The Basic membership is $100 a month. This plan allows you to use any of the open working spaces when you are in the building. Access for this plan is 8 AM – 6 PM.
Wireless printers and high speed internet are included in both levels of membership.
Much of our excitement for a coworking environment comes from the opportunities outside of work that arise. A community that creates together will grow stronger together. MosCoWork will be a thriving hub for creatives of all kinds; an environment that allows people to learn from and encourage each other. To that end, MosCoWork will also be hosting workshops and other events that range from cooking to filmmaking to web design.
We’ll see you this September!
August 22nd 2014
A topic that we have explored here and will continue to do so is that of web design changing based on the evolution of the technology we use to access it. But it isn’t just the web that’s changing. The way that we work is changing as well.
Wovax is no exception. Currently we occupy an office space that was the shipping room for a small publishing company that acquired their own building last year. In a few weeks, we’ll be moving into an exciting new project that our owner Joe is heading up: MosCoWork, a coworking space located in Moscow’s downtown.
Coworking has a number of advantages for startups and freelancers.
If a company hasn’t grown quite enough yet to justify renting their own office space, they may look into sharing a coworking space with other companies in the same situation. Think of it as a roommate scenario for businesses.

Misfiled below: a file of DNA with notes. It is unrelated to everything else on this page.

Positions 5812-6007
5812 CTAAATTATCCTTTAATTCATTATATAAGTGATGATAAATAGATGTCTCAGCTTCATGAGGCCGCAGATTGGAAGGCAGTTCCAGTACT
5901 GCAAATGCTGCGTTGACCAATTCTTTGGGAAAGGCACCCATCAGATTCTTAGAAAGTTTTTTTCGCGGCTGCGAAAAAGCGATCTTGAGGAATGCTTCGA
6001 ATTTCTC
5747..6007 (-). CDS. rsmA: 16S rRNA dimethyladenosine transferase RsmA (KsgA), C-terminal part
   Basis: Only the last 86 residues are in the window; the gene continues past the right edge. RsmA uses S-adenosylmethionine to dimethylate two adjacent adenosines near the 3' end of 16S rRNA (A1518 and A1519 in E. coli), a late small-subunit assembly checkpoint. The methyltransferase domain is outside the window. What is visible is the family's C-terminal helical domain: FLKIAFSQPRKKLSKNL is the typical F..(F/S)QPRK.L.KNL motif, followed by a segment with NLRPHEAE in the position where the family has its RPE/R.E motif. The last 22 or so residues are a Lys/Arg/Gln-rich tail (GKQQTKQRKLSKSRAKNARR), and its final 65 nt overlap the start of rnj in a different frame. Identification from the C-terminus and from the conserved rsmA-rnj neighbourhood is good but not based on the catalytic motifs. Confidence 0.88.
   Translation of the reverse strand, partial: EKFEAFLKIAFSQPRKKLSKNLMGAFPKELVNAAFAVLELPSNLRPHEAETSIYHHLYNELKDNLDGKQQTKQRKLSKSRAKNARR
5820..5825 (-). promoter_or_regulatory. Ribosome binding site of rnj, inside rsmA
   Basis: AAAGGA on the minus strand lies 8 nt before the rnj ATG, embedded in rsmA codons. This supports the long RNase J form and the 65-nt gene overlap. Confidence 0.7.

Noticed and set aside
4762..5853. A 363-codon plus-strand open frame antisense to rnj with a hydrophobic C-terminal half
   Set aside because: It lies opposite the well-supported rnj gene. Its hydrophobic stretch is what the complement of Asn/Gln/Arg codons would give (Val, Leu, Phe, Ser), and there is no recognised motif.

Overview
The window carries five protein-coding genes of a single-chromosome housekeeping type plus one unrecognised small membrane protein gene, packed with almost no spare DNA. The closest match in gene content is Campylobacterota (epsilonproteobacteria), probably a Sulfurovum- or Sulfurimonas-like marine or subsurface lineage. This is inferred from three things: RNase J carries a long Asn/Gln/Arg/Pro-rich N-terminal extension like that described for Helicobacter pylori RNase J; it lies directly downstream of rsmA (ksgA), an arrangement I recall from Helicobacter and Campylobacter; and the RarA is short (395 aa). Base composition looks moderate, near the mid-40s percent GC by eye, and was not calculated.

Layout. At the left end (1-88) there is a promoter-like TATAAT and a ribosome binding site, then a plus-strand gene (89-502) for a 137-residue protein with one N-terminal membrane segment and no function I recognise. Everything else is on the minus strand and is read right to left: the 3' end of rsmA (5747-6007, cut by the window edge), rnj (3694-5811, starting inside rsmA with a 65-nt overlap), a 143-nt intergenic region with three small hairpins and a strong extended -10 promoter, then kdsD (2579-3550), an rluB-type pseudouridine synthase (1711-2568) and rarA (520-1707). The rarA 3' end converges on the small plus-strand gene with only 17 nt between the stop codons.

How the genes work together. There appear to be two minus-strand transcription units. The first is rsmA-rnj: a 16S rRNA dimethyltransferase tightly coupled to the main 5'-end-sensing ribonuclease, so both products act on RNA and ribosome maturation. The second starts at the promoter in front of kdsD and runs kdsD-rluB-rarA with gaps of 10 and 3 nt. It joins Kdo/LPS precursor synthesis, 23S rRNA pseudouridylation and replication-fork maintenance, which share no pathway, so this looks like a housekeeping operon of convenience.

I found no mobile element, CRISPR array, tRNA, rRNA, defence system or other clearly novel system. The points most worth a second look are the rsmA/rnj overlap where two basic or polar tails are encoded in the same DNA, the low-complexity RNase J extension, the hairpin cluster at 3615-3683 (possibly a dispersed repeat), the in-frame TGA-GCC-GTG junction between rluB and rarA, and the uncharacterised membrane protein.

Creativity and collaboration flow freely in coworking environments; networking happens on a daily basis as clients for multiple businesses come through and employees at various companies who wouldn’t usually cross paths get to connect on a regular basis.
And it’s not just for entrepreneurs and freelancers. The strengths of coworking have been recognized by many successful companies long after they make it big. Pixar co-founder Steve Jobs wanted employees at the animation company to network with fellow colleagues in other departments. Given the solitary desk-anchoring nature of animation, various departments didn’t stray too far from their wings of the building. He kept this in mind as he designed the main building on Pixar’s campus and created the Atrium, a large common space that houses not only the cafeterias and refreshments, but the only bathrooms in the building.
Video game company Valve employs an even more unorthodox approach in reaching their goals. At Valve, there are no managers and no one tells you what to work on. You decide for yourself and you then do it. Desks are on wheels so that as projects come and go, people can rearrange themselves accordingly. Valve took a great risk in giving that much trust to their employees. But the creative and driven people turned that freedom and power into hit franchises like Portal and Left 4 Dead as well as the wildly successful Steam (it’s like iTunes for games).
Coworking isn’t just for businesses, either. Freelancers are a welcome staple of the experience and having maverick professionals rotating in and out as they please brings an exciting and interesting roster of individuals in contact with each other.
The space that we will be occupying is currently being renovated. Over the next few weeks, we’ll bring you updates of the progress as we get closer to our move in date. MosCoWork will be open to businesses and freelancers starting September 15th!
If you are in the area and would be interested in finding out more about the membership options at MosCoWork, follow us on Facebook for further updates as we begin our countdown to launch date.